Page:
Virender Sehwag – the orgininal 21st Century master blaster

Every now and then a player comes along who breaks the mould and sets a new standard for others to follow. It is usually driven by one extreme or the other; a deep concern with statistics and conservation, or a devil-may-care attitude toward such things. Virender Sehwag falls firmly into the latter category.

Virender Sehwag didn't bat like your typical opener. His violent assaults showed the way for the modern opener

Virender Sehwag didn’t bat like your typical opener. His violent assaults showed the way for the modern opener

He’s an anti-Geoffrey Boycott. Where England’s man prized his wicket above all else (“you can’t score runs in the pavilion” as he often quipped and still does), Viru never did seem too much to bother himself with such trivialities. He was an opening batsman very much of the 21st Century, a complete divorce from the old traditions of opening the innings.

Not for Sehwag batting through the first hour and taking the shine off the ball. Thudding the new ball into the advertising hoardings beyond the boundary was a far more effective way of removing the lacquer.

Greatness is born from obsession and Shewag’s was with stroke play and entertainment. Where Jack Hobbs mastered back-foot play to the point of perfection, where Don Bradman refused to take the aerial route, where George Headley absolutely refused to be kept down on account of who he was, Sehwag blazed his own trail – and it was one of carnage atop the order.

He’s the only man I have seen achieve the dubious honour of a ‘King Pair’ in a Test with my own eyes. He was dismissed first ball in both India’s innings of the 2011 Edgbaston Test, which they lost by an innings and 242 runs. Having been the victim of a brilliant ball from Stuart Broad first innings, he went for a full blooded drive first up against James Anderson in the second. Infuriating and brilliant, it was Sehwag in a nutshell.

He emerged at a time when the game was changing forever. The first of his 104 Tests came in 2001. Aggression was seeping into the game with the eminence of Steve Waugh’s Australia side which was being spearheaded by Matthew Hayden and complimented by Adam Gilchrist. Cricket was shedding its conservative roots.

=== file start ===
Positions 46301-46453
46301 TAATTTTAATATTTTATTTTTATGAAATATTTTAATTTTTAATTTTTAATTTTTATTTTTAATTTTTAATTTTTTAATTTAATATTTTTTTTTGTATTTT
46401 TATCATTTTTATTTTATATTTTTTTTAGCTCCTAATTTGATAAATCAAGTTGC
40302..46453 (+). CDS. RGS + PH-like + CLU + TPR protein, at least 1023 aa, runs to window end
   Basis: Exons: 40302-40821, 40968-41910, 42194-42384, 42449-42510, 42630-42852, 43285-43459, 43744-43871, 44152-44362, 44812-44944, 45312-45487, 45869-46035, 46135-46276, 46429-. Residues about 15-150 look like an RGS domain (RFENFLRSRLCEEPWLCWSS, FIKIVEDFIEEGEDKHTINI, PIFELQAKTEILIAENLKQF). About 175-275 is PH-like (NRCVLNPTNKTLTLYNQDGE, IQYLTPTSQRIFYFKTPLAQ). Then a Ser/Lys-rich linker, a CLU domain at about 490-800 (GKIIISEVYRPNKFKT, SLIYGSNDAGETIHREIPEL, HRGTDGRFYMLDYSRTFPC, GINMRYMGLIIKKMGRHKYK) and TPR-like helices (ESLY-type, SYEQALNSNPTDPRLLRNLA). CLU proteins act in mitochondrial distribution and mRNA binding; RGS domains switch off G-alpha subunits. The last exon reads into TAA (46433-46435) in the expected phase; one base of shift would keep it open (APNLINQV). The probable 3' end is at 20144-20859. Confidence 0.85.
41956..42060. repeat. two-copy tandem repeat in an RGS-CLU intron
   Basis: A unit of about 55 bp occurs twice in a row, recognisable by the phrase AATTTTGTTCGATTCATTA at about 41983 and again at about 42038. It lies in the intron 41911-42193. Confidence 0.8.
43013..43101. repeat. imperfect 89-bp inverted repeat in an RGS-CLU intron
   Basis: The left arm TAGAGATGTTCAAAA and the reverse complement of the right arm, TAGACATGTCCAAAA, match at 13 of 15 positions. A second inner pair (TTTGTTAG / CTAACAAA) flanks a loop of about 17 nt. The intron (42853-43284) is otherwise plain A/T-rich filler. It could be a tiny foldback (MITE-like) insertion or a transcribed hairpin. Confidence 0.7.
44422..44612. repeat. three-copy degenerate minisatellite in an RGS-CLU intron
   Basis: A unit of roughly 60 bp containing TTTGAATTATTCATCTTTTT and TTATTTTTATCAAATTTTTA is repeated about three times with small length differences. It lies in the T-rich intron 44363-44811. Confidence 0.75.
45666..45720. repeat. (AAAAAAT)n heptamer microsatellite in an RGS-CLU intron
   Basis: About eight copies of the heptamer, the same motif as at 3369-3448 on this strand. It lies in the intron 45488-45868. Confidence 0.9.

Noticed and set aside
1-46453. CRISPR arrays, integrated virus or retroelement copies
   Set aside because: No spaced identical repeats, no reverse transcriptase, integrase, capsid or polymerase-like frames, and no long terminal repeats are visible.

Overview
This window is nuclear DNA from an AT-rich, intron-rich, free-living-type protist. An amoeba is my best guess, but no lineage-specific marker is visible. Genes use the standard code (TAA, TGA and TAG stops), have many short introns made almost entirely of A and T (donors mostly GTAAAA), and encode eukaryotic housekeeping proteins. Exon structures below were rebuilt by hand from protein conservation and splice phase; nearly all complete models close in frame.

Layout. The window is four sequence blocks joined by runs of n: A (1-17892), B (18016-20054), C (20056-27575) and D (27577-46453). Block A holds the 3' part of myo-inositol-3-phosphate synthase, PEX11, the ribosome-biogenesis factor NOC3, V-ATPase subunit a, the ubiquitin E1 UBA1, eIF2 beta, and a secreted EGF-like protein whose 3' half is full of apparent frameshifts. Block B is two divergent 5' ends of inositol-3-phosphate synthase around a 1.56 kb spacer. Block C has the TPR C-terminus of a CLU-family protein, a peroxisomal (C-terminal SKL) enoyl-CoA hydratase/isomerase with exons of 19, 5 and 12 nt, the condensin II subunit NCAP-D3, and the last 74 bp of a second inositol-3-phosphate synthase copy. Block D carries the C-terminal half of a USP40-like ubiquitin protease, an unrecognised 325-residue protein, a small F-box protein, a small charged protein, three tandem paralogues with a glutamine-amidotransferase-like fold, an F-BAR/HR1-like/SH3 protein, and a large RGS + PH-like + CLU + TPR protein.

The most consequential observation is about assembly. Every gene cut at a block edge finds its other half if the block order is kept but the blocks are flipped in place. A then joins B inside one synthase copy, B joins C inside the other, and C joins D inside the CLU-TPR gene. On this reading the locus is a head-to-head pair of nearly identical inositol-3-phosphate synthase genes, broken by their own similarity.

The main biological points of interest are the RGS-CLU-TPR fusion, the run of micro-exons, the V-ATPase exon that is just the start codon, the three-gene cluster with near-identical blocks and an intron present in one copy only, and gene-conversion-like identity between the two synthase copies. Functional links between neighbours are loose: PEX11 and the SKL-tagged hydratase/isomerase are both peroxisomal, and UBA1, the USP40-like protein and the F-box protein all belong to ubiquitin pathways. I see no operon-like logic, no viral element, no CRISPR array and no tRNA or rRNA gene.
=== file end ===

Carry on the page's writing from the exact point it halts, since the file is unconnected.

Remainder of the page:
Sehwag has a lot in common with Hayden. He played one more Test than him, scored 39 fewer runs and seven fewer centuries. The difference between these trailblazing openers, however, is their strike rates. Hayden scored at 60.10 runs per 100 balls faced; Sehwag at 82.23. Hayden set the platform for the modern opener and Sehwag built on it.

Sehwag also belongs to a select band of triple centurions. Only Sehwag, Chris Gayle, Brian Lara and Bradman have two triple centuries to their names, although Lara went on to take things a step further with Test cricket’s only quadruple hundred.

It shows that there was method to Sehwag’s madness. In putting his attacking instincts first, he achieved great things and opened the batting in 99 Tests for India. He showed the way for players like Gayle and Dave Warner. The opener can be a dynamic, attacking weapon ahead of the middle order. Sehwag broke the mould. He took things to a new extreme.

Even Gayle can’t match Viru’s strike rate. He is somewhat ponderous at a Hayden-esque 60.26. Sehwag’s controlled destruction was relentless. He never once looked like a man who considered his actions reckless. He was debonair to watch; he was thrilling.

To bring things back to Boycott, there are striking statistical parallels between the Yorkshireman and the Delhi Destroyer. As openers, their averages are similar, 48.16 to Boycott and 50.04 to Sehwag from 191 innings and 170 respectively. They both made 22 centuries opening the batting. The both scored more than 8,000 runs in that position, more than enough to consider themselves masters of a tough art.

“Hayden set the platform for the modern opener and Sehwag built on it”

Where Boycott would set out his stall to bat all day (he finished with 23 not outs to his name; Viru six), Sehwag set out to score as quickly as he could. One controlled defence, the other controlled attack.

The plight of the two reflects two different times and two different cultures. The results remain strikingly similar. There are many ways to skin a cat, they say, and Boycott and Sewhag could hardly have chosen more different methods. Yet both offered something special to cricket fans everywhere.

It is not a regular occurrence to see a player take things to an entirely new level. In Viredner Sehwag, we were all lucky to see something very special.

By Miles Reucroft

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